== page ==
This year’s inductees include Sarah Deer, Terry Hoyt Evans, Chancellor Bernadette Gray-Little, Saralyn Reece Hardy, Colleen McCain Nelson and Jan Bowen Sheldon

In addition, the center recognizes as the Pioneer Woman an exemplary Kansas woman who has made historic contributions of local or statewide significance. This year’s Pioneer Woman is the late journalist and civil rights activist Lucile Bluford, a KU graduate.

A celebration to honor the Women’s Hall of Fame inductees and Pioneer Woman recipient will be at 5 p.m. Tuesday, April 25, in the Adams Alumni Center, followed by the Women’s Recognition Banquet at 6:30 p.m. in the Kansas Union Ballroom. Sign up for the banquet online.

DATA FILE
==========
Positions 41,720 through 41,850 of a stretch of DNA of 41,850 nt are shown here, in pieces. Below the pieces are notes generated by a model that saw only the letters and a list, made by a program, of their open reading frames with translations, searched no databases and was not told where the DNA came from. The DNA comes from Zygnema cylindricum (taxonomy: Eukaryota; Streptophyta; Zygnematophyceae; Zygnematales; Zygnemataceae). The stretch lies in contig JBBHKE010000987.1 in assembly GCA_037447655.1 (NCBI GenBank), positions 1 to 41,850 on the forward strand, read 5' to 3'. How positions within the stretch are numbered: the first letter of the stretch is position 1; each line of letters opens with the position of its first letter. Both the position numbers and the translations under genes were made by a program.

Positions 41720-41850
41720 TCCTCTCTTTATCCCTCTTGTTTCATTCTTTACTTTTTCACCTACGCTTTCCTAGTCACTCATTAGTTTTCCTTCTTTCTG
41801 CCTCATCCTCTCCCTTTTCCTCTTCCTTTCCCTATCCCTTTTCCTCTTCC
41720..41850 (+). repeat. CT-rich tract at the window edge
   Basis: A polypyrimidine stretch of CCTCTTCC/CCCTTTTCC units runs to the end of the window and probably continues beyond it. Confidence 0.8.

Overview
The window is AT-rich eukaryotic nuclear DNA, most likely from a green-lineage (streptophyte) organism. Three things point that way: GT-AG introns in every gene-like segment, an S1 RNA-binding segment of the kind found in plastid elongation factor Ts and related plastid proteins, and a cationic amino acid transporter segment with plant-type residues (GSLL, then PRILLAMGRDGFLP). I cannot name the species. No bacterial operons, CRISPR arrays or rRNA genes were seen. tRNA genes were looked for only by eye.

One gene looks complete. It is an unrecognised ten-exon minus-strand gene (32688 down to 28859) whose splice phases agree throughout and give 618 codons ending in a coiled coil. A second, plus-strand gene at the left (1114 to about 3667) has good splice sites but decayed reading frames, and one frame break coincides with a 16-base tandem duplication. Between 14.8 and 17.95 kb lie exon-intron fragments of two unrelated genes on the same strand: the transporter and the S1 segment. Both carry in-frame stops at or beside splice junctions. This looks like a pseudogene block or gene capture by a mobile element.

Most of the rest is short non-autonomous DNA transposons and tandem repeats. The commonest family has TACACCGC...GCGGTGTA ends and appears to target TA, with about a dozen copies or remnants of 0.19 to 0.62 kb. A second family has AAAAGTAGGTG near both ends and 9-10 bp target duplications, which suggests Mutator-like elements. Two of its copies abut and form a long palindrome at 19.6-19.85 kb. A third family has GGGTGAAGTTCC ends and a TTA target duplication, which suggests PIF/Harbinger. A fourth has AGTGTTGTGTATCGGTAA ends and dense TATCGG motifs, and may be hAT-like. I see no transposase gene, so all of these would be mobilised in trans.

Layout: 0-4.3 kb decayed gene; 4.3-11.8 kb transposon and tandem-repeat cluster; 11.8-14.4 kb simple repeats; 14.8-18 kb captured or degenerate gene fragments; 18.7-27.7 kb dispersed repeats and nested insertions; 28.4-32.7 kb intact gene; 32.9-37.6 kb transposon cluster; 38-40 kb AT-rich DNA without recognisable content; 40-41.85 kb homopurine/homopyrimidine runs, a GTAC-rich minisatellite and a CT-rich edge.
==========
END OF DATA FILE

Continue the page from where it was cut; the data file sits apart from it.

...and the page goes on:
Sarah Deer is a scholar, activist and educator who, throughout her career, has centered the self-determination and dignity of survivors of violence with a focus on Native women. She will return to KU in fall 2017, joining the Department of Women, Gender & Sexuality Studies and the School of Public Affairs & Administration in the College of Liberal Arts & Sciences as a professor. She is currently a professor of law at Mitchell Hamline School of Law in St. Paul, Minnesota. She is a 2014 MacArthur Fellow and a citizen of the Muscogee (Creek) Nation. Her efforts were instrumental in the passage of the Tribal Law and Order Act of 2010 and the 2013 reauthorization of the Violence Against Women Act.  Deer received her bachelor’s and law degrees from KU.